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    I assume zest means something like love of life, I can picture several of my students who have it, they are cheerful and energetic all the time, even when they tell me how tired and bored they are. Grit I would imagine could be synonymous with perseverance, like being the kind of person who can stick things out when they get tough and push through adversity. Those are very good traits to have, I think.

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    I assume zest means something like love of life, I can picture several of my students who have it, they are cheerful and energetic all the time, even when they tell me how tired and bored they are. Grit I would imagine could be synonymous with perseverance, like being the kind of person who can stick things out when they get tough and push through adversity. Those are very good traits to have, I think.

    Well explained. and those are good traits, a lot of kids don't have the resolve to handle bad situations, i blame child psychology.

    every time something bad happens to a kid they send them to therapy.

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    I assume zest means something like love of life, I can picture several of my students who have it, they are cheerful and energetic all the time, even when they tell me how tired and bored they are.

    If that's the case, that totally applies to me! Life is worth living every day, so enjoy the days you have in the limited times of your life. Remember, all good things are limited and that's why they are so good ;)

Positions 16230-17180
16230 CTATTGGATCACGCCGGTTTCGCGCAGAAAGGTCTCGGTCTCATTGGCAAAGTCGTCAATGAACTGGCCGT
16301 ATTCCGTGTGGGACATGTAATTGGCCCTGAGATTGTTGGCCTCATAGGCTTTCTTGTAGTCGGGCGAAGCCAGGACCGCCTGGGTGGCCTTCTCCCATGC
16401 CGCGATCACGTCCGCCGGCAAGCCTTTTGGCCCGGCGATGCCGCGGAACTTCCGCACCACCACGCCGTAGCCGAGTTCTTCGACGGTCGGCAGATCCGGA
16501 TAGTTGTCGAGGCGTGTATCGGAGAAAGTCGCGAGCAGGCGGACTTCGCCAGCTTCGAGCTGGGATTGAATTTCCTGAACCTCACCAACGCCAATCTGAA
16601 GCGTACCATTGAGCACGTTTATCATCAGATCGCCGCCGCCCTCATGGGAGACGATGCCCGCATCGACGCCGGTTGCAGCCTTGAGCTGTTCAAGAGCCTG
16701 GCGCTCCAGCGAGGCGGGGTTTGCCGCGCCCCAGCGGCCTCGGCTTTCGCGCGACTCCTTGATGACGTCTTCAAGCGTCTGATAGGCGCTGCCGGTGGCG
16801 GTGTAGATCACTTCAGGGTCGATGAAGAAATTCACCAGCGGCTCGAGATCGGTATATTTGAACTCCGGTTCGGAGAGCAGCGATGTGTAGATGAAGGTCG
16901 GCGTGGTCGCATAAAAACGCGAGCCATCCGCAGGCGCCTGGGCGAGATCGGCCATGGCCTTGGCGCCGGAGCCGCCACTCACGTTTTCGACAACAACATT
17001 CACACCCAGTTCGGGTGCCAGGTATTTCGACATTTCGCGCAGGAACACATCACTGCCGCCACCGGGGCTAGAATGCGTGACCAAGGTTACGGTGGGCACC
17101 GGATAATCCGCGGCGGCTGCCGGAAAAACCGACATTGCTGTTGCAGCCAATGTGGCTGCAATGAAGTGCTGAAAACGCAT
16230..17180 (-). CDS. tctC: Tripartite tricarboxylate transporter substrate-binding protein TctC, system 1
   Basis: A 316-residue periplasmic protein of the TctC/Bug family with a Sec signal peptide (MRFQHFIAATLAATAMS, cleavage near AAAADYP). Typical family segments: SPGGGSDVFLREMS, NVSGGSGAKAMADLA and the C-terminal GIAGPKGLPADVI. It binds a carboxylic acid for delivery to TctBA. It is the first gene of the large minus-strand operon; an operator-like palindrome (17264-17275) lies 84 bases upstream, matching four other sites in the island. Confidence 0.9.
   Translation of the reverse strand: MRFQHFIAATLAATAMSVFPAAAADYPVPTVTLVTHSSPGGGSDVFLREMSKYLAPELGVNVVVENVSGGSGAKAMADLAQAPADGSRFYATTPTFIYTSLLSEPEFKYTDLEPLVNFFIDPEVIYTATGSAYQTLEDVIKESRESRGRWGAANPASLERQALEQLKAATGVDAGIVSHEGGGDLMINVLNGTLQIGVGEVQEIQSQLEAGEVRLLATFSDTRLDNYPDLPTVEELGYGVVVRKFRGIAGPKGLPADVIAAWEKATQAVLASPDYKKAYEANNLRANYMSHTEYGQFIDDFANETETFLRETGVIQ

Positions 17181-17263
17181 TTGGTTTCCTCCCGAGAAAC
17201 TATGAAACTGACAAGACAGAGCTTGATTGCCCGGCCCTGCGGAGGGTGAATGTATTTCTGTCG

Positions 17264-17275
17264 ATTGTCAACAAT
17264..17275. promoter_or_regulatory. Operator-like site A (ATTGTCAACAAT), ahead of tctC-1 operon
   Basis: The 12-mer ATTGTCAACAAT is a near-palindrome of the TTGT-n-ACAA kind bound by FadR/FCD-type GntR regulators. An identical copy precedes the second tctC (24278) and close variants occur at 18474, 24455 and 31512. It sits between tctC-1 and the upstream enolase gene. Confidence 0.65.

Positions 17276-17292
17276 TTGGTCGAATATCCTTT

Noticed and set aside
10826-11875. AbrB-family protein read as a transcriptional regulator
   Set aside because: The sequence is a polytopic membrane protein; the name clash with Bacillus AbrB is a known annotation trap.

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  • Grit can be discussed under the topics of resilience and toughness. A person with grit doesn't give over easily, if at all.

    Zest is an easy word for joy of living. One should enjoy life, it is your only chance.

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    Nowadays the term "zest" is used more to refer to spiciness (figurative or literal). e.g., "give it some zest". We can thank zesty fries for this definition...

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  • I think most of us here have a zest for living.

    In the kitchen, zest is the grated upper skin of a citrus fruit, by the way.

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  • There is no preconception on my part. Having raised two kids of my own to be polite, caring adults, I think I have a pretty good handle on this.

    The part that puts many people off on the youngest generation is often the rampant Benjamin-Spockism that has spoiled many a good child, and turned them into totally incompetent people. Whether one likes it or not, a little exposure to discipline and failure is good for kids. Bubble wrapping children just gets them in trouble later, to the disgust of many of us.

    The current trend towards denigrating school teachers' position 'in loco parentis' indicates that parenting skills and abilities have eroded considerably. Some children manage to overcome this and become decent people, but the number of successes in this regard seems to be shrinking. I think the main problem is that of 'babies having babies', that is immature parents not being prepared for the responsibilities that go with bringing another life into the world.

    There is too much emphasis on keeping a child with its 'age group' these days. A child easily falls out of this group when it cannot keep up with the 'norm' and shoving a slower child ahead on a 'no child left behind' basis is a grave error. Some children are simply slow starters, and need an extra year or so to get going. Age has nothing to do with it. Society seems to want kids to be in some kind of lock-step these days, and that is a shame. It is also contrary to the principles of freedom. Adolf the Aryan was the last one who successfully regimented his country's children, and he did it with a pistol.